Of course, though Batavia was the planned destination for the ship, in fact the Batavia itself never got there. It was wrecked off the coast of Western Australia. It's possible, in fact, that two of the mutineers eventually marooned on the mainland were the first Europeans to set foot on the lucky country. Batavia, capital of the Dutch East Indies, is where the rest of the survivors ended up, though.



I suppose that it was the nightmarish revelation of just how far - to what insane and illogical extremes - a truly charismatic leader can go which affected me most about the story. To the very end, even when he stood in front of the gallows, the murderous Jeronimus Cornelisz was still trying to bargain his way out of any responsibilty for what had taken place. The man who had ordered so many deaths for his own amusement could not credit that the same thing might actually happen to him.

In the Bruce Beresford documentary he's described as an Anabaptist - certainly he had idiosyncratic religious views, which included a conviction that any idea that came to him must come from God, and that therefore anything he did, regardless of whether or not it might be considered conventionally "sinful", was ipso facto justified.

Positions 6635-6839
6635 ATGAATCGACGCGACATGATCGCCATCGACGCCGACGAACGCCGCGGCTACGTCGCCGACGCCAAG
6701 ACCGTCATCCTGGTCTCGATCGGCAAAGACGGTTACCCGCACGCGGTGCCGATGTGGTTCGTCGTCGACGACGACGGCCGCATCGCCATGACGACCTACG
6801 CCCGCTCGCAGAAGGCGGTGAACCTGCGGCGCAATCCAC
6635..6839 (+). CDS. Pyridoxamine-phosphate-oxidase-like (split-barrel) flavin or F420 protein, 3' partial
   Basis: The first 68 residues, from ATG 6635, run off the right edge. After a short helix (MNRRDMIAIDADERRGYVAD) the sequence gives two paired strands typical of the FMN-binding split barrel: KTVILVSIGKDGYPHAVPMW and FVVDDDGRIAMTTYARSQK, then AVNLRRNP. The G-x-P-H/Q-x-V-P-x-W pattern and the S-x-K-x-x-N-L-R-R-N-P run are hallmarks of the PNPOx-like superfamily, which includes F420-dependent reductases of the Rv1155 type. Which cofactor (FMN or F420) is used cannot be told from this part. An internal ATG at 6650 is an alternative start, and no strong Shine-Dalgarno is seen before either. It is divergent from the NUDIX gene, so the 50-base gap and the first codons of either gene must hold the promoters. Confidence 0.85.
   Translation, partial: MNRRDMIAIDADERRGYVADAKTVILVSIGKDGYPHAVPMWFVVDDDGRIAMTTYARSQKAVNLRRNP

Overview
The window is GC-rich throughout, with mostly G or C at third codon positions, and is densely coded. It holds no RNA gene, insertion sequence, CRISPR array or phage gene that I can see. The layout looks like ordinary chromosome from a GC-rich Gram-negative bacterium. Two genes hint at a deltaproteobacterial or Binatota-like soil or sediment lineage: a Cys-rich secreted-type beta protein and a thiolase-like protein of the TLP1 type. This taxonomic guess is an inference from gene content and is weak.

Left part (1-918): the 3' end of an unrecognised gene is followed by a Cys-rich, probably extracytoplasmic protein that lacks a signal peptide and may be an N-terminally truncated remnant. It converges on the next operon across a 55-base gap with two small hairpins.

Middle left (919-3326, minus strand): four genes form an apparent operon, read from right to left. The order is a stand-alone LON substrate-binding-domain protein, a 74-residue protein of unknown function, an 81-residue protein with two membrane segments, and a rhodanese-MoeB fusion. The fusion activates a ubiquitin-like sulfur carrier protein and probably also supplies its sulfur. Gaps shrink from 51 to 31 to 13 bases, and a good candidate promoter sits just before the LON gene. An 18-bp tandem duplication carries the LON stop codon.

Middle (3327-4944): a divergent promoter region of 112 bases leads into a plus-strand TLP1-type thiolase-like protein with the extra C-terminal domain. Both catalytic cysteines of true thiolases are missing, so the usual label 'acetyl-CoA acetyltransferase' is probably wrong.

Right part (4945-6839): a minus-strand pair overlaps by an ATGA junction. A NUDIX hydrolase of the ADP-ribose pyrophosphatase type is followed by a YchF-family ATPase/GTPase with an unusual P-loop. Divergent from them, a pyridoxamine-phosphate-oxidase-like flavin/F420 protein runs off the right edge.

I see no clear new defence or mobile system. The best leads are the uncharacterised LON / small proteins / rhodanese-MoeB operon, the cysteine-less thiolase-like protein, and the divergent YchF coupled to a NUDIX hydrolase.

Saki: Sredni Vashtar (1912)


The only previous association I had with the word "Anabaptist" came from the Saki story "Sredni Vashtar", where the sickly, neglected boy Conradin has only two friends: "a ragged-plumaged Houdan hen, on which the boy lavished an affection that had scarcely another outlet", and "a large polecat-ferret", which lived in a cage at the back of the tool-shed he spent most of his time in.
And one day, out of Heaven knows what material, he spun the beast a wonderful name, and from that moment it grew into a god and a religion.
The Houdan hen, however,
was never drawn into the cult of Sredni Vashtar. Conradin had long ago settled that she was an Anabaptist. He did not pretend to have the remotest knowledge as to what an Anabaptist was, but he privately hoped that it was dashing and not very respectable.